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Nazi Germany

Book Review: 'The Battle For Peace'

'The Battle For Peace', by F. Elwyn Jones (Left Book Club)

Obituary: 'Rose Weaver'

When the news was received that Rose Weaver had died suddenly on a brief visit to Spain, comrades were stunned. Few realized that she was sixty-four and seriously ailing. To the last she was enquiring and youthful in her approach to the world.

Rose grew up in Germany between the wars and it is not hard to imagine the difficulties she had in pursuing her studies, being Jewish and a member of the Communist Party. Her husband Howard, though he too had grown up in Germany, was entitled to a British passport, and this enabled them to get into England by the outbreak of war. Prior to that they lived a while in Paris; earlier, Rose had studied medicine in Prague but had to flee from Czechoslovakia before qualifying.

Between the Lines: Windsor Soap

Windsor soap

Dynasty is the name of a tacky American soap opera. Windsor is the name of a curious British dynasty. Of course, in one sense they both serve the same purpose: an escapist show with classy costumes to distract the proles from the woes of life. For socialists, the monarchy really does not matter: it is the class of parasitical loafers which it represents that gets up our noses. Monarchy: The Enchanted Glass (3 December, C4) was an intelligent attempt to get to the root of what the monarchy does. What function does it serve — and whose interests?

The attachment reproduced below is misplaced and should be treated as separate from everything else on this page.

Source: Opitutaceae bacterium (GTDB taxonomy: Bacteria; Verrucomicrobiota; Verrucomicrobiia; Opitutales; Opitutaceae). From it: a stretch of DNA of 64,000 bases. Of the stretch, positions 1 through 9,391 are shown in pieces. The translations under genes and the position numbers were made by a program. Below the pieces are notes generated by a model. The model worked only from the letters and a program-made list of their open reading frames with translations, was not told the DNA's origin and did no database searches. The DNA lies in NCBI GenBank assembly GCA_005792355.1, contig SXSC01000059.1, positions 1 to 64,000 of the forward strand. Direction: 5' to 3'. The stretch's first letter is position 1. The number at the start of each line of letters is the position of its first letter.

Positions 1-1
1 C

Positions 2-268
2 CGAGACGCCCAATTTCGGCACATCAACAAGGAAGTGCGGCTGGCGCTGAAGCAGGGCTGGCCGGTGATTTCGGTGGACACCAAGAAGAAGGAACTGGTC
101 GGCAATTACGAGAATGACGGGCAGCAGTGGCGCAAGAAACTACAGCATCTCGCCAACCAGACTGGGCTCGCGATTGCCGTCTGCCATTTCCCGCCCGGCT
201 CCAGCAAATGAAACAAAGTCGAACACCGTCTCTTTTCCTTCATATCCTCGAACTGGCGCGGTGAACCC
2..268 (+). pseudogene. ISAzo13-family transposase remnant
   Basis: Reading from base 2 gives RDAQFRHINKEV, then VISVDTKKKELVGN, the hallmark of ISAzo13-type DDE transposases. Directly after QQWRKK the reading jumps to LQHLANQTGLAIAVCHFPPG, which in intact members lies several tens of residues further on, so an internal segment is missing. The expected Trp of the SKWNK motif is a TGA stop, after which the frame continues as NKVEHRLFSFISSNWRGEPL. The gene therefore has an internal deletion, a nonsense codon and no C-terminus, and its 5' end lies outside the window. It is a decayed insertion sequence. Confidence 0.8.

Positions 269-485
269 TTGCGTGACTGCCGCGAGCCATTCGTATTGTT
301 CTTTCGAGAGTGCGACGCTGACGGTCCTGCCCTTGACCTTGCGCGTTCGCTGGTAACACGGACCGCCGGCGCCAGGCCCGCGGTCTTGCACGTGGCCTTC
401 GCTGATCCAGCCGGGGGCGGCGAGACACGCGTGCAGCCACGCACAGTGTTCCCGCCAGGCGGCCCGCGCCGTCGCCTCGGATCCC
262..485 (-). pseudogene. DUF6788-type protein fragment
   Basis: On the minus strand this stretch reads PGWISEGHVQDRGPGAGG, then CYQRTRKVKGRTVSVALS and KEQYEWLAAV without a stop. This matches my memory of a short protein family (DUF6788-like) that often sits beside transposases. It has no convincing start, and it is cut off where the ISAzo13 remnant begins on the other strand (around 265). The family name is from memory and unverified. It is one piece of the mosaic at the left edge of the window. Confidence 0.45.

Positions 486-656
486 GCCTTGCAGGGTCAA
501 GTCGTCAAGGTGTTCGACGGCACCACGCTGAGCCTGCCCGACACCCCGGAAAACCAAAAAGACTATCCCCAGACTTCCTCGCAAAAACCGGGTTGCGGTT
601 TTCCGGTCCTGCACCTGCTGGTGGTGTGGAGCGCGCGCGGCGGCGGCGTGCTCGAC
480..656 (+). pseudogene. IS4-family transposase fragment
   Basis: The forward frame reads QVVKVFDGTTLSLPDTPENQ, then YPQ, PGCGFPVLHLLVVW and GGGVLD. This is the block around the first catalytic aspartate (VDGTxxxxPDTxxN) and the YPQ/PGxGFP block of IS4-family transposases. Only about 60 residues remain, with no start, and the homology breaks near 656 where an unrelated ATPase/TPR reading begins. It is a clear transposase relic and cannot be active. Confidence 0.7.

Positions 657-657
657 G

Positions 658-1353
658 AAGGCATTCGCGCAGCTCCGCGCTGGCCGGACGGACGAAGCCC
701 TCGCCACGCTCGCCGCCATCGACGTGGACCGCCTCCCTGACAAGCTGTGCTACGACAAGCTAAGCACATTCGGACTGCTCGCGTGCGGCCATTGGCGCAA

Lessons of the Nazi Takeover

The year 1984 has become synonymous with tyranny. It has, in fact, become a cliche. People who have never read Orwell and in some cases have only a hazy idea who he was, know all about 1984 and Big Brother. Orwell's nightmare has not yet come to pass but fifty years ago a real Big Brother, Adolf Hitler emerged; that when the Nazis finally consolidated their hold over Germany and ushered in a tyranny which, while perhaps not quite as grim as Orwell's vision, was still pretty vile. Having crushed all their opponents, they turned on their allies. One thing which distinguishes the modem totalitarian state from older forms of tyranny is that no deviation, however slight, can be allowed. Friend as well as foe must be forced into line. This had already been demonstrated in Russia, where Stalin had shown the way and Hitler was an apt pupil.

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